By LEE C. CHIPONGIAN
The Bangko Sentral ng Pilipinas (BSP) is considering a targeted macro-prudential toolkit such as putting a limit on loan-to-value (LTV) ratio and the debt-to-income (DTI) as part of risk assessments to regularly monitor credit growth.
The BSP, according to the International Monetary Fund (IMF), is amenable to the recommendation of adopting a “more general LTV and DTI approach” in scrutinizing mortgage collateral value limits.
The IMF made the recommendation after suggesting to the BSP to implement timely countercyclical capital buffer (CCyB) which it decided to adopt last December 2018. Basically, the CCyB is a precaution to make sure that banks have enough capital to ensure flow of credit in times of financial stress. It is set at zero percent and subject to upward adjustment to a rate that will be determined by the Monetary Board “when systemic conditions warrant but not to exceed to 2.5 percent.” In the event that an increase to the CCyB is approved, it will be set after one year from its announcement while a decrease will take effect immediately.
In its latest Article IV Consultation Staff Report – which is a set of bilateral discussions held every year as an IMF member country – the IMF said the CCyB as a macro-prudential policy response “should be proactive if risks of and from high credit growth increase again.”
“The BSP should timely activate the CCyB if risks of broad-based rapid credit growth reemerge, develop targeted macro prudential measures, such as LTV and DTI caps, and tighten them if high credit growth risks are more sector-specific for example, in the real estate sector,” said the IMF.
At the moment, the BSP sees no evidence of hard systemic risk to financial stability and that any systemic risk is “low” and these are also limited risks of high credit growth “reemerging.”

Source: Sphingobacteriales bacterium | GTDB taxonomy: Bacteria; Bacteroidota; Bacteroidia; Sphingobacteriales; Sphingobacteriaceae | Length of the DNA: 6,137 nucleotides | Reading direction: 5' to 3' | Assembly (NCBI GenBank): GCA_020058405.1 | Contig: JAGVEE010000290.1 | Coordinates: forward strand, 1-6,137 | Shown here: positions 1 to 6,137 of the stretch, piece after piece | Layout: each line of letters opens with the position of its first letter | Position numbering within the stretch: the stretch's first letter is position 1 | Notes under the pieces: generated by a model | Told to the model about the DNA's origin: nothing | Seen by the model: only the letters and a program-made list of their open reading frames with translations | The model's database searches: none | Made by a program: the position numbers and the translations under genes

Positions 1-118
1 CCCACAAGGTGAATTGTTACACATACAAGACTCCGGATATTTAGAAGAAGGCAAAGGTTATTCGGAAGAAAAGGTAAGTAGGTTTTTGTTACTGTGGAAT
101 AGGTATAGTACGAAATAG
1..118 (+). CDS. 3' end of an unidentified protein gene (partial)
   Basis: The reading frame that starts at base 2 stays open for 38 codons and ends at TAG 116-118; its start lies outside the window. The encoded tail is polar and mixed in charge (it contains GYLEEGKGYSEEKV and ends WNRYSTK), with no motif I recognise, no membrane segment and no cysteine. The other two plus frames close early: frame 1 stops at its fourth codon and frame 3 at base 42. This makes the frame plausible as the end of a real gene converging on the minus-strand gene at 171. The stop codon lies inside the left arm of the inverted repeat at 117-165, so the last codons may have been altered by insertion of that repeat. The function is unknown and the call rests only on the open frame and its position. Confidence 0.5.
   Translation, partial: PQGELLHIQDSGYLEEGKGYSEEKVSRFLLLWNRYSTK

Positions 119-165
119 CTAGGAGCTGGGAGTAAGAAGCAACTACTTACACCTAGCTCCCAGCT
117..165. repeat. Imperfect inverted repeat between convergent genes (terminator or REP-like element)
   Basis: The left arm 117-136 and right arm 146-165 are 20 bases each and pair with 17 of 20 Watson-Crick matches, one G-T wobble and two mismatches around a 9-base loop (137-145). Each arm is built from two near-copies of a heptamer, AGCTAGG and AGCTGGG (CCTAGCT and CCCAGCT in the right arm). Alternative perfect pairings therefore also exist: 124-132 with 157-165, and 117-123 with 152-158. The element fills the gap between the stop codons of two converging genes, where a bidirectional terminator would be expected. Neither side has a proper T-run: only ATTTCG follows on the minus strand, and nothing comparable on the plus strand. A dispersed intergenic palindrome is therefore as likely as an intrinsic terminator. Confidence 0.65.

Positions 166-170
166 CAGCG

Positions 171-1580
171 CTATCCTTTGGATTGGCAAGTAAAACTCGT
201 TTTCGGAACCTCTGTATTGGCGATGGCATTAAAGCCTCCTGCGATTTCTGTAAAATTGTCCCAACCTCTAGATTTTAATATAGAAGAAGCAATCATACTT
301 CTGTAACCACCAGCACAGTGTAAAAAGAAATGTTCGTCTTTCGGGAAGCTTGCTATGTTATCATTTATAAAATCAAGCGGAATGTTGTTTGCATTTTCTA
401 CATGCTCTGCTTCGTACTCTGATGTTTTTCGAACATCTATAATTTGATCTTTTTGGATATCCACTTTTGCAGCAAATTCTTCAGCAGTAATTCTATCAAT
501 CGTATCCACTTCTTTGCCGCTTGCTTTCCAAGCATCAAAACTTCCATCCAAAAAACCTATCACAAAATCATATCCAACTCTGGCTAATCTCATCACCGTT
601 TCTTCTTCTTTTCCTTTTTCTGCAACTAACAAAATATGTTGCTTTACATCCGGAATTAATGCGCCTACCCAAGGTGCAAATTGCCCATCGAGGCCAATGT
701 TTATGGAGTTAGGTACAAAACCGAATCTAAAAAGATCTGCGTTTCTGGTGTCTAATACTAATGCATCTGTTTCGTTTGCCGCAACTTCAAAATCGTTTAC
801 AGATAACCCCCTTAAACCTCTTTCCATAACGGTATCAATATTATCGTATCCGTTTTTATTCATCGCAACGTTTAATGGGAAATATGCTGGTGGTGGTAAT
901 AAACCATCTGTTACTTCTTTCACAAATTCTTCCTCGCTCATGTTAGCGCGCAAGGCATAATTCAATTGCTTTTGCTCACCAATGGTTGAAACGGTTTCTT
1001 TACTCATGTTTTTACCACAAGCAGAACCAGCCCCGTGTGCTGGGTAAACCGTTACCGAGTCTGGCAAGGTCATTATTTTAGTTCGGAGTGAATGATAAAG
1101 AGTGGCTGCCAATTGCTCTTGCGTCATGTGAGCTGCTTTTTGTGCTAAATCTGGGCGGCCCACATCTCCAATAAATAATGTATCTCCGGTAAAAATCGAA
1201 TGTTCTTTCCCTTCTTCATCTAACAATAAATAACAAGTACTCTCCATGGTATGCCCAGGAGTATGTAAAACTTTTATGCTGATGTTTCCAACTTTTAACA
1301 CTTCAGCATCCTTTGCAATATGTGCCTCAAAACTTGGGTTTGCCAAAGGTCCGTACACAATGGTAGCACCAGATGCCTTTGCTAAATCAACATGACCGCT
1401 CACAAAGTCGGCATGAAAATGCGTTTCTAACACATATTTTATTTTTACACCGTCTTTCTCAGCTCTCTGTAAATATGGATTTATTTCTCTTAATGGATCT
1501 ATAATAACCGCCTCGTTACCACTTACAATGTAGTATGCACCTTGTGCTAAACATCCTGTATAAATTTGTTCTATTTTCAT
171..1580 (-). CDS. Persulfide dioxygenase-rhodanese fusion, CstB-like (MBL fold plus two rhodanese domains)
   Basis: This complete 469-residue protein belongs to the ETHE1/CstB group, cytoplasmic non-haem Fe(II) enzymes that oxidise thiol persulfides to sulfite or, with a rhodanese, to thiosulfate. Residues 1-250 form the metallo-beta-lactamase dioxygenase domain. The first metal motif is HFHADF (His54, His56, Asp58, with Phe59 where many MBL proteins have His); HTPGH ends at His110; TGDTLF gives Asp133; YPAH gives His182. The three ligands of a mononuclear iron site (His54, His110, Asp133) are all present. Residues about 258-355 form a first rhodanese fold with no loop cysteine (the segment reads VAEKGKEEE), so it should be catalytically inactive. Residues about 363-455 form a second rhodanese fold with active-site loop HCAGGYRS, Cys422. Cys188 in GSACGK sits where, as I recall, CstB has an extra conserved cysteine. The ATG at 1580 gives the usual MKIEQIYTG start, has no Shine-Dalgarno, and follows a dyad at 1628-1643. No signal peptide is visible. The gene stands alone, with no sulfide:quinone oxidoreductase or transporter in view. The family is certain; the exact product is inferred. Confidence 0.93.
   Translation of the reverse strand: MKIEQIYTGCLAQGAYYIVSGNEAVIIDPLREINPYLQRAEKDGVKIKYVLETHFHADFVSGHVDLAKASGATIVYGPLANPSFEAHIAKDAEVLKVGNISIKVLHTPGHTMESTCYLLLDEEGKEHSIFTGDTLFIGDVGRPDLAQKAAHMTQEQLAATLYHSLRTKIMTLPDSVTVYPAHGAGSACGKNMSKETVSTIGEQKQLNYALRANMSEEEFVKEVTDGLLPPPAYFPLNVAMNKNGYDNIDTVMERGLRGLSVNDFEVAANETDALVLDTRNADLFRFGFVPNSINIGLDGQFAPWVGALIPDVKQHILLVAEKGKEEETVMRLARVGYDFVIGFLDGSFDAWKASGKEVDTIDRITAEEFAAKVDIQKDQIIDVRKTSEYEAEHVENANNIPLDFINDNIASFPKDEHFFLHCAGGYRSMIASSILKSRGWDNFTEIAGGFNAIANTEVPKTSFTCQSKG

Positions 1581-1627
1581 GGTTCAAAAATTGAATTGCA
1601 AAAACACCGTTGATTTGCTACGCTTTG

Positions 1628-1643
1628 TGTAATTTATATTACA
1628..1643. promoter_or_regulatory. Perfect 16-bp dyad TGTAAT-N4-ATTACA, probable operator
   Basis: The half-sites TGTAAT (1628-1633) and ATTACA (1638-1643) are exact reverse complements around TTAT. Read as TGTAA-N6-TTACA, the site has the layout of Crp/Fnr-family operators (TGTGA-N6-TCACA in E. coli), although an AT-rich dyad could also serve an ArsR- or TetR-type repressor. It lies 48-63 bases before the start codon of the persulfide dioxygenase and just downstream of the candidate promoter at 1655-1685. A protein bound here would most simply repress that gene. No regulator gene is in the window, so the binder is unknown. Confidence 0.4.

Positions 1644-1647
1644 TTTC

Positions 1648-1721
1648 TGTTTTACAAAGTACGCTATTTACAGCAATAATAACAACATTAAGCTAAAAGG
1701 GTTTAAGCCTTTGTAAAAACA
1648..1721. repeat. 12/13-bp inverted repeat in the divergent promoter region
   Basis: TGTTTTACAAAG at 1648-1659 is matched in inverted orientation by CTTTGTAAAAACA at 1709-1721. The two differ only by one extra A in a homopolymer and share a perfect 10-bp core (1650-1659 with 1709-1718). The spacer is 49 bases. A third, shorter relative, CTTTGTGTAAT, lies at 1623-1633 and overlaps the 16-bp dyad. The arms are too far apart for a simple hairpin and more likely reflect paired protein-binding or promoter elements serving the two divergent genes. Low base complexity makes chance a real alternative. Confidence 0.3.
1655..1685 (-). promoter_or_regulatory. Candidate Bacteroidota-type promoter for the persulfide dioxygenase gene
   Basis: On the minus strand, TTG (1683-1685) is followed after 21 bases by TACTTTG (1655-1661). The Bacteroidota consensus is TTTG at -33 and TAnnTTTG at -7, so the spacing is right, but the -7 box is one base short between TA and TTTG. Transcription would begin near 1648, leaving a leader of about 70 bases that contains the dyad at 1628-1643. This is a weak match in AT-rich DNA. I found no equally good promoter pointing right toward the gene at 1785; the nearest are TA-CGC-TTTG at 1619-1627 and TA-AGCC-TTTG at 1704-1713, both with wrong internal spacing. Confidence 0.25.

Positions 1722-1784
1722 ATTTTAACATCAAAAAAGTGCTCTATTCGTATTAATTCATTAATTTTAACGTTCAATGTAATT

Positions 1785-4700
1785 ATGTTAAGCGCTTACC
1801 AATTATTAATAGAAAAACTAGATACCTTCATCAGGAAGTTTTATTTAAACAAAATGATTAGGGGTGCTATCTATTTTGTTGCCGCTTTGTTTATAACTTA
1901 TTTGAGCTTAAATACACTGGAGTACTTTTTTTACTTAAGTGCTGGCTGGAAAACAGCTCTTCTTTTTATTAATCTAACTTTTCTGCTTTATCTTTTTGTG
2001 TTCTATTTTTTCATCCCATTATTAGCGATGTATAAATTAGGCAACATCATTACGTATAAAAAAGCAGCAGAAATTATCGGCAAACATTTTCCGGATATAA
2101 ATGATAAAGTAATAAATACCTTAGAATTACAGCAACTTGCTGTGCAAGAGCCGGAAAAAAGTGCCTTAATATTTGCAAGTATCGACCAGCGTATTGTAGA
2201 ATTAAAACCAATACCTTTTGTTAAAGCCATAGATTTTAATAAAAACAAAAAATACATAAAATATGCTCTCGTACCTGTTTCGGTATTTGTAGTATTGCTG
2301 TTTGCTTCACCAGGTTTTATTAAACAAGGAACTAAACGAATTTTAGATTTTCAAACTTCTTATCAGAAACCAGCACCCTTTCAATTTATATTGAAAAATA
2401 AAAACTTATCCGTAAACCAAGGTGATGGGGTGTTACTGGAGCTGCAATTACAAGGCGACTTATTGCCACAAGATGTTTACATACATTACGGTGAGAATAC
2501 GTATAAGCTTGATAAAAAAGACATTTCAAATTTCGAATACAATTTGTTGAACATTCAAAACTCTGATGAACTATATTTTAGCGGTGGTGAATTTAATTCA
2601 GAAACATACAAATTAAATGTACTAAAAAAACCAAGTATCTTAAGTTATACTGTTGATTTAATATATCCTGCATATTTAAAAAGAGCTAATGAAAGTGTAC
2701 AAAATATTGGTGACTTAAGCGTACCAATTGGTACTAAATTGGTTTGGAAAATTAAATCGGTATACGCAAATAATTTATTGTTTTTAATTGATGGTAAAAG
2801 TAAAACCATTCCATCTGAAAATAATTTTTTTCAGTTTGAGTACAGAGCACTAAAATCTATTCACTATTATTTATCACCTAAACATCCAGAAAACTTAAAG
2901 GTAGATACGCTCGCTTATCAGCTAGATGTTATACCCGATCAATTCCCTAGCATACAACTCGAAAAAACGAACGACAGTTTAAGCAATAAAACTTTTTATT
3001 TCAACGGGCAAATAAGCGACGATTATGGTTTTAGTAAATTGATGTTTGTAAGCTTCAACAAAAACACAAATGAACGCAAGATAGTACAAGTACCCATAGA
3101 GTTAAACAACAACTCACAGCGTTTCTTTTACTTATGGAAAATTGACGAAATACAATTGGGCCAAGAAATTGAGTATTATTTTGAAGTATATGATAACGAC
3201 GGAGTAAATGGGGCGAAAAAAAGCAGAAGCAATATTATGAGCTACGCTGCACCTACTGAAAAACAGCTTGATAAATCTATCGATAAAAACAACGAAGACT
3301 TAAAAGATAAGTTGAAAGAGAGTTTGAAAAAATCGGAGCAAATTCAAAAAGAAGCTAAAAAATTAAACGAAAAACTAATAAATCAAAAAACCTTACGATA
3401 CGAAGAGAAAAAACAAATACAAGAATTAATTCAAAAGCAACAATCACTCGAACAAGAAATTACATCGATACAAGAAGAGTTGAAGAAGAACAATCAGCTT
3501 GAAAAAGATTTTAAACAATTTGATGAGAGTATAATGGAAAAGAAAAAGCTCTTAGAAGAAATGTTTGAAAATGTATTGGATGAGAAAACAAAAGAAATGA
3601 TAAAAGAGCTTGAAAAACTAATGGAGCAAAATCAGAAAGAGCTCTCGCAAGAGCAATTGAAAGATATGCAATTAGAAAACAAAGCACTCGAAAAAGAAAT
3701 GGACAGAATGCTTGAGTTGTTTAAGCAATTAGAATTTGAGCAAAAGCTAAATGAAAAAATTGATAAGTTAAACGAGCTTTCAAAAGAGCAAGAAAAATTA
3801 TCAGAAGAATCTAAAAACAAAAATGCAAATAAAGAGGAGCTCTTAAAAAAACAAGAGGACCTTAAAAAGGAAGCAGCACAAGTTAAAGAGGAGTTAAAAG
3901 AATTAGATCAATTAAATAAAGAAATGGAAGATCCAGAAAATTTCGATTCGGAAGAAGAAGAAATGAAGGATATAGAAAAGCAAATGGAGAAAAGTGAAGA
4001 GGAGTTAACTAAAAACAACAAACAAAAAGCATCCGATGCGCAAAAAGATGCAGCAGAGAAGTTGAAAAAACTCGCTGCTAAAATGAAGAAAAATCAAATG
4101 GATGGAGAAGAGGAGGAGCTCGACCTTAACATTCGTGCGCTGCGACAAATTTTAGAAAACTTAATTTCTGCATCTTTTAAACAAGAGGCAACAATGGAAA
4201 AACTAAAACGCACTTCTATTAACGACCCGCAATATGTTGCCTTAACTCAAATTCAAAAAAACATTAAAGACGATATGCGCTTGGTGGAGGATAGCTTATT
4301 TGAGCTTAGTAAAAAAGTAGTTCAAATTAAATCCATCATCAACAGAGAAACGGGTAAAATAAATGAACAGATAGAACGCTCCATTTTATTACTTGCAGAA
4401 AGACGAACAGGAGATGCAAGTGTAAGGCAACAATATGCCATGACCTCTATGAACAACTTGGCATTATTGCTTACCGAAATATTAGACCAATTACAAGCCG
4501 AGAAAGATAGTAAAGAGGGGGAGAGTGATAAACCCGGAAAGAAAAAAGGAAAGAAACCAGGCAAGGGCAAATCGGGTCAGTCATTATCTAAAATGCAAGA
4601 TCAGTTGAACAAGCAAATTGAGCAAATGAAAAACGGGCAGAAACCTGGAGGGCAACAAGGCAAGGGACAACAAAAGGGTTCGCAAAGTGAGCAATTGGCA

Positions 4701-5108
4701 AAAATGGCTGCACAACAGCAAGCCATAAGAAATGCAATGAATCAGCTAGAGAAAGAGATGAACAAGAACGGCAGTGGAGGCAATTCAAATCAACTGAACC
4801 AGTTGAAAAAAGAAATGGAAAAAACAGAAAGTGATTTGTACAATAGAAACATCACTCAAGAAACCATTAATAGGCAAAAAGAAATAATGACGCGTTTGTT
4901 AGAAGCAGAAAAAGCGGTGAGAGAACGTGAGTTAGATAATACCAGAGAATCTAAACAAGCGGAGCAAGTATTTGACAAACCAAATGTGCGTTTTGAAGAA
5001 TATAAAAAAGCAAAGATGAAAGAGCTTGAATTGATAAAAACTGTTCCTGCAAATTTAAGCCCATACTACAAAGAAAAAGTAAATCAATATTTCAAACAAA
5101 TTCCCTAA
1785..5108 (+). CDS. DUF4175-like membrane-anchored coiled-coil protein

In the IMF report, it said the BSP “acknowledged that there was some evidence of a near-credit boom during the period 2017–2018 (but) they highlighted that the assessment was model-dependent and only held in some but not all models presented by staff. They (BSP) also stressed that their baseline projections for credit growth in the next few years are at low two-digit levels, and that they saw limited risks of high credit growth in the near term.”
The IMF further noted that central bank officials “agreed that the mortgage collateral value limits could complemented by a more general LTV and DTI approach.”
The BSP also “shared the view that a timely activation of the CCyB was important for effective, forward-looking systemic financial risk management. This would require judgment, based on a range of identified indicators of excess credit.”
The CCyB since its adoption in December 2018 has not yet been activated. The BSP has also adopted the liquidity and net stable funding ratios, part of Basel III.
“Timely activation of the CCyB should be considered if risks of broad-based rapid credit growth reemerge, while targeted measures would be preferable if such risks are more sector-specific,” said the IMF. “As for the latter, real estate-related risks seem most relevant at the moment. The BSP has indicative sectoral exposure and mortgage collateral value limits at the bank level in its toolkit. To address such sectoral risks, it could also consider introducing LTV and the DTI caps as new instruments.”
They would provide for a more macro-prudential approach that targets the demand for housing-related loans directly and in a timelier fashion,” the IMF said. “Such an approach better captures the market impact of individual financial institutions and the interactions with the real economy and, therefore, more effectively address systemic financial stability risks.”
After the CCyB, the BSP is also set to introduce two other systemic-related measures for managing credit growth, such as debt-to-earnings-of-borrowers’ test (DEBT) and the borrowers’ interconnectedness index (BII).
The DEBT evaluates the debt-servicing capacity of bank borrowers under the stress scenario of higher interest rates and/or a depreciation of the peso. The BII, on the other hand, will determine the systemic importance of a borrower in the banking system based on a defined quantitative measure.
The CCyB, the DEBT and BII are all macroprudential measures to further strengthen the BSP’s credit growth monitoring.